The Winnipeg Statement was a relatively short document, but what it contained shook the Church. The Statement placed the CCB’s stamp of approval on dissent, and in an indirect but not so subtle way challenged Papal authority. It placed pastoral theology firmly ahead of moral theology and replaced an objective truth with a more palatable subjective one.
Here are paragraphs 25, 26, and 34 from the Winnipeg Statement:
25. In the situation we described earlier in this statement (par. 17) the confessor or counsellor must show sympathetic understanding and reverence for the sincere good faith of those who fall in their effort to accept some point of the encyclical.
26. Counsellors may meet others who, accepting the teaching of the Holy Father, find that because of particular circumstances they are involved in what seems to them a clear conflict of duties, e.g., the reconciling of conjugal love and responsible parenthood with the education of children already born or with the health of the mother. I accord with the accepted principles of moral theology, if these persons have tried sincerely but without success to pursue a line of conduct in keeping with the given directives, they may be safely assured that, whoever honestly chooses that course which seems right to him does so in good conscience.
34. We conclude by asking all to pray fervently that the Holy Spirit will continue to guide his Church through all darkness and suffering. We, the People of God, cannot escape this hour of crisis but there is no reason to believe that it will create division and despair. The unity of the Church does not consist in a bland conformity in all ideas, but rather in a union of faith and heart, in submission to God's will and a humble but honest and ongoing search for the truth. That unity of love and faith is founded in Christ and as long as we are true to Him nothing can separate us. We stand in union with the Bishop of Rome the successor of Peter, the sign and contributing cause of our unity with Christ and with one another. But this very union postulates such a love of the Church that we can do no less than to place all of our love and all of our intelligence at its service. If this sometimes means that in our desire to make the Church more intelligible and more beautiful we must, as pilgrims do, falter in the way or differ as to the way, no one should conclude that our common faith is lost or our loving purpose blunted. The great Cardinal Newman once wrote: "Lead kindly light amidst the encircling gloom We believe that the Kindly Light will lead us to a greater understanding of the ways of God and the love of man.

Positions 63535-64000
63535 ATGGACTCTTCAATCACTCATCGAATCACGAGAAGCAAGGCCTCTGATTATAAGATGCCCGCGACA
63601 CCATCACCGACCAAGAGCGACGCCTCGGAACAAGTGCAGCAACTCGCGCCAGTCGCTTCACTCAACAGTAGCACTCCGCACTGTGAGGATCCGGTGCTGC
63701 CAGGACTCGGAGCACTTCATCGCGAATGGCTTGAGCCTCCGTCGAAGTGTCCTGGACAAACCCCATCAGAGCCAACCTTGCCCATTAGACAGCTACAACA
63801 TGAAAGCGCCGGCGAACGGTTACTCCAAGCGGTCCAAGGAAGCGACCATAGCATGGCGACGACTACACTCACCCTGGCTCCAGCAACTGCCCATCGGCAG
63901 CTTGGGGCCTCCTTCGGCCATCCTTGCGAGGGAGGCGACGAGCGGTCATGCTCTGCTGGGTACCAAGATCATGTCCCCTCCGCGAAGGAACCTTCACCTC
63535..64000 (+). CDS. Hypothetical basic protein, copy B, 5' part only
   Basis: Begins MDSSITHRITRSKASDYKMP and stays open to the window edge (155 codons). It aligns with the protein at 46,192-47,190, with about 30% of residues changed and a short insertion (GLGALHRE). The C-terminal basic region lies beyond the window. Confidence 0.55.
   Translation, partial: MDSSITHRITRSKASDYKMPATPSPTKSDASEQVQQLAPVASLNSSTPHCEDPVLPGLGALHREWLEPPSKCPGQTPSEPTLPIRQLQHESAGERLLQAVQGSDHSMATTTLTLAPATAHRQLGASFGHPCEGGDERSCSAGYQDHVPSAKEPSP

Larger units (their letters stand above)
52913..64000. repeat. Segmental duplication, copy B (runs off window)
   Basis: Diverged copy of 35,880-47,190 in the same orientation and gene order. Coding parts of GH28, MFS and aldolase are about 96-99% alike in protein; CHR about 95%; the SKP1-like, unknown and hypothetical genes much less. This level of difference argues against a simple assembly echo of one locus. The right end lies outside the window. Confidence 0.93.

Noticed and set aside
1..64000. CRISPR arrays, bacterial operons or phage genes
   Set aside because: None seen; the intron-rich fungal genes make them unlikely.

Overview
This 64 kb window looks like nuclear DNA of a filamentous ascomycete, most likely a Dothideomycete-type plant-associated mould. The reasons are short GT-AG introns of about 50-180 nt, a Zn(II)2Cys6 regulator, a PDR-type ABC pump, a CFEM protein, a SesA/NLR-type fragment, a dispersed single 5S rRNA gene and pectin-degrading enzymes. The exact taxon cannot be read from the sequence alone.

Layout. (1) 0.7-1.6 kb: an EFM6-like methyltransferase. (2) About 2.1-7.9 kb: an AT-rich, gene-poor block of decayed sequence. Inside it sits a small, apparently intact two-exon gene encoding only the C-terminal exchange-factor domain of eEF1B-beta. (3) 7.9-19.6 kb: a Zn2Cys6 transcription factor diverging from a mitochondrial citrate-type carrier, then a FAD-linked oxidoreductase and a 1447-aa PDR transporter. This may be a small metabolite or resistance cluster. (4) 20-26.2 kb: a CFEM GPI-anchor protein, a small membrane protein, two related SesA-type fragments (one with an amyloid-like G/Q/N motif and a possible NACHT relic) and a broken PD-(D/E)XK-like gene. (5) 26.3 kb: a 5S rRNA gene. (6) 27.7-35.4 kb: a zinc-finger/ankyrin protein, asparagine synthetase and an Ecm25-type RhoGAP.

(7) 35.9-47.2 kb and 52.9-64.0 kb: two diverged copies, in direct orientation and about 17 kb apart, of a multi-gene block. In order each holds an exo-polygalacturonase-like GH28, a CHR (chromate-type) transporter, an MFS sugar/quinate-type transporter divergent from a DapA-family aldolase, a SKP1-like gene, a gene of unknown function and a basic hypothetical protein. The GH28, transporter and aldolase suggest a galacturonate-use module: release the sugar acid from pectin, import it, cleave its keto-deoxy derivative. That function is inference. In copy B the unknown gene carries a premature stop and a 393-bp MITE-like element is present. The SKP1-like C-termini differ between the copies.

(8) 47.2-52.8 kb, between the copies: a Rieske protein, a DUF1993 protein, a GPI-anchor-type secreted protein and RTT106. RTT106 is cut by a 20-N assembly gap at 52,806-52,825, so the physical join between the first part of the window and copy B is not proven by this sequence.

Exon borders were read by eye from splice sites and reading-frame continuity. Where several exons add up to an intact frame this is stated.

Cowards! So can someone tell me what the line, “… if these persons have tried sincerely but without success to pursue a line of conduct in keeping with the given directives, they may be safely assured that, whoever honestly chooses that course which seems right to him does so in good conscience…”, does not permit? It seems to open the door to homosexuality, sex outside of marriage, and just about any other sin one can think of. As long, of course, as we “have tried sincerely but without success to pursue a line of conduct in keeping with the given directives.”
This was an era filled with a new “Catholic” intellectual class of theologians who seemed to think of dissent as not only an intellectual right, but a virtue. This group was present as “advisors” to the Bishops during the writing of the Statement, and played a huge and influential role in its exploitation. As Msgr. Vincent Foy has said, “In the main, faithful Catholics remained silent. They did not believe their shepherds would turn into sheep and scatter before the theological and "intellectual" wolves.”
But scatter they did, allowing people like Father Walter Principe to give media interviews, spreading statements like, “I hope that they (the Canadian Bishops) will make clear to all that one who dissents with a well-informed and well-formed conscience is still a loyal Catholic in good standing.” Saint Ignatius of Antioch, Saint Cyprian of Carthage, Saint Blasé, all Bishops willing to give up their lives and be martyred for the truth, yet these Bishops didn’t see the truth worth their personal reputation.
So, if you’ve been following Fr. Z’s coverage of various reactions to the Holy Father’s Motu Proprio, Summorum Pontificum, you will have noticed that there are more than a few Bishops who are, shall we say, less than happy.
So with that in mind I ask, are the winds of Winnipeg picking up and starting to blow again?